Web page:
Labour’s return: Implications for skills and development

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Labour’s election victory reshapes the UK workplace: implications for skills, technology, safety, and mental health

The Labour Party will be in Government after the 2024 UK election, for the first time in 14 years. But what does it mean for people, skills and development in organisations?

The Labour Party’s win yesterday is an opportunity for the education and skills system

Nicola Hay MBE

Technology and skills

British Safety Council’s Chairman Peter McGettrick said, “We want to see people’s health, safety and wellbeing at the heart of future economic growth, and we will be looking to Labour to deliver on its promises to improve employment conditions as well as support businesses to succeed and grow. New and emerging technologies not only open up new prospects for greater prosperity and efficiencies, they can also help to protect people and prevent risks, but we must make sure we regulate and govern them well.”

We know that trusting technology like ChatGPT can be a challenge, and that some companies are “AI-washing… where companies misleadingly tag their products with the label of artificial intelligence to capitalise on AI’s current market appeal. We also need to recognise that “When the party left office in 2010, it did so in a world in which Instagram, TikTok, ChatGPT, Uber and 4G – let alone 5G – internet services did not yet exist,” reports our sister publication Public Technology.

Michael Stull, Managing Director at ManpowerGroup UK, said, “Better skills, leading to better quality jobs that provide sustainable earning potential, work-life balance, and wellbeing – done in ways that can be equitably accessed and shared by all – are, in our view, what’s needed to deliver a more inclusive and dynamic labour market. Under Labour’s new leadership, the UK’s transition towards the new-look economy of the future is a priority that we and others are eager to explore.”


Nichola Hay MBE, Director of Apprenticeships at Strategy at BPP, said: “The Labour Party’s win yesterday is an opportunity for the education and skills system. Growth will likely be the number one focus for the new government, and skills policy is central to that goal.” Nicola wrote for Training Journal about the Labour proposal of Skills England and how it needs to be clearly defined.

Hay has a stark reminder that, “Key to Labour’s plans for skills is its proposed Growth and Skills Levy. Labour must ensure it consults with employers and providers before implementing any changes to the levy to make sure it works across the workforce regardless of age or skill level.”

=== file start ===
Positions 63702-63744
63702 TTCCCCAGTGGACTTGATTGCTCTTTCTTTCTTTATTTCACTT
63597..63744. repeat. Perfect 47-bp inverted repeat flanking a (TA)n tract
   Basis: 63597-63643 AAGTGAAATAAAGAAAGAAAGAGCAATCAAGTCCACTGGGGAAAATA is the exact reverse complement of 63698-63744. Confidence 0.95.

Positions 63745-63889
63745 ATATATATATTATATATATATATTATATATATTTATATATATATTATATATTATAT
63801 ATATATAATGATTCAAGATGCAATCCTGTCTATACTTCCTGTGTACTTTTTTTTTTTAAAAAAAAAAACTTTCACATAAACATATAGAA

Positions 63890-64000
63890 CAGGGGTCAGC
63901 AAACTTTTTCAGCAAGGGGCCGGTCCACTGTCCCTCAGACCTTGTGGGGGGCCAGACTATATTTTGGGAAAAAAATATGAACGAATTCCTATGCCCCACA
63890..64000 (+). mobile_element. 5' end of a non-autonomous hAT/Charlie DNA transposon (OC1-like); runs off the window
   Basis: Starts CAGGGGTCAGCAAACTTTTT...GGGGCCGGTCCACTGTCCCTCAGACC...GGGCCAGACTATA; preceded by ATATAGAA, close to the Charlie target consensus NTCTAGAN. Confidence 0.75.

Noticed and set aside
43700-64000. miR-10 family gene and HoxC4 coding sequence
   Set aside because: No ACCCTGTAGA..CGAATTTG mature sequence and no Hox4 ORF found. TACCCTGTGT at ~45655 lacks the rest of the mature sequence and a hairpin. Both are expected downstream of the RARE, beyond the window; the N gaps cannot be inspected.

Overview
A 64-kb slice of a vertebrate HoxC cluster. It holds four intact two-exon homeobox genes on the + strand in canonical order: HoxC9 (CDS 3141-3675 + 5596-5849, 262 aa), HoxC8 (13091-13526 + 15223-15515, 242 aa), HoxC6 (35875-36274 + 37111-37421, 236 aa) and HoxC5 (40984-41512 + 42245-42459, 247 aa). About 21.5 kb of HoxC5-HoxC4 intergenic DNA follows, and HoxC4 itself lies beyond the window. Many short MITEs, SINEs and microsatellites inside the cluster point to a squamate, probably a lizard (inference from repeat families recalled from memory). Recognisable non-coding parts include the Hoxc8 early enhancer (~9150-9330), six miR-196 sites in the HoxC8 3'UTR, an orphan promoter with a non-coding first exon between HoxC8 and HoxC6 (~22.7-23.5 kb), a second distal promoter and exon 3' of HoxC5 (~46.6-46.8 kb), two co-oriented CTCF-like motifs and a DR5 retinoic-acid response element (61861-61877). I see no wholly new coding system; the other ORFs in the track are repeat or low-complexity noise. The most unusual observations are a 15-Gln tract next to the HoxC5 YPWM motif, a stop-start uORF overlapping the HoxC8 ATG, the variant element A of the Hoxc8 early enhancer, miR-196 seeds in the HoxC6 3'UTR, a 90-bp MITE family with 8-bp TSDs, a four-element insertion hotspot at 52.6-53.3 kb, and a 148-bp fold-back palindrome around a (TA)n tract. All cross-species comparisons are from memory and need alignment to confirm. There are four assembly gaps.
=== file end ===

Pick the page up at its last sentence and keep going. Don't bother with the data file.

Gareth Jones, Managing Director of In-Comm Training, says of apprenticeships, “To be fair to the Conservatives, they did put apprenticeships back on the map and reignite its credibility among learners, parents and employers. This was no small feat, but now the baton has been passed to Labour to build on this evolution and there have already been some big promises leading up to this election – widening the scope of the Apprenticeship Levy would be a very welcome move for example.”

Jones continued, “Industry requires a long-term strategy to build trust and give companies confidence to invest. To have a strong economy we must be making product – I’ve said it for years, yet many companies are dying with their owners choosing to retire rather than succession planning. We want a strong industrial sector with pathways to jobs for all.”


On the topic of mental health and wellbeing Sarah McIntosh, speaking on behalf of Mental Health First Aid England said, “With 1 in 4 of us experiencing a mental health problem each year, more than 1.9 million people in England currently waiting for mental health care, and suicide rates rising, the new Government must act fast to save lives. We look forward to working with the Government on their pledges to deliver:

  • Reform of the Mental Health Act

  • Funding to support hubs for young people”

McIntosh continues, “MHFA England will continue to raise our voice, alongside charities, not for profits, social enterprises and public and private sector organisations, to ensure that the Government prioritises the mental health of the nation. The Government has the mandate to create change for those impacted by poor mental health, we hope they act on it.”

Find out more about the implications of the UK general election on TJ’s sister websites PoliticsHome, Civil Service World and Public Technology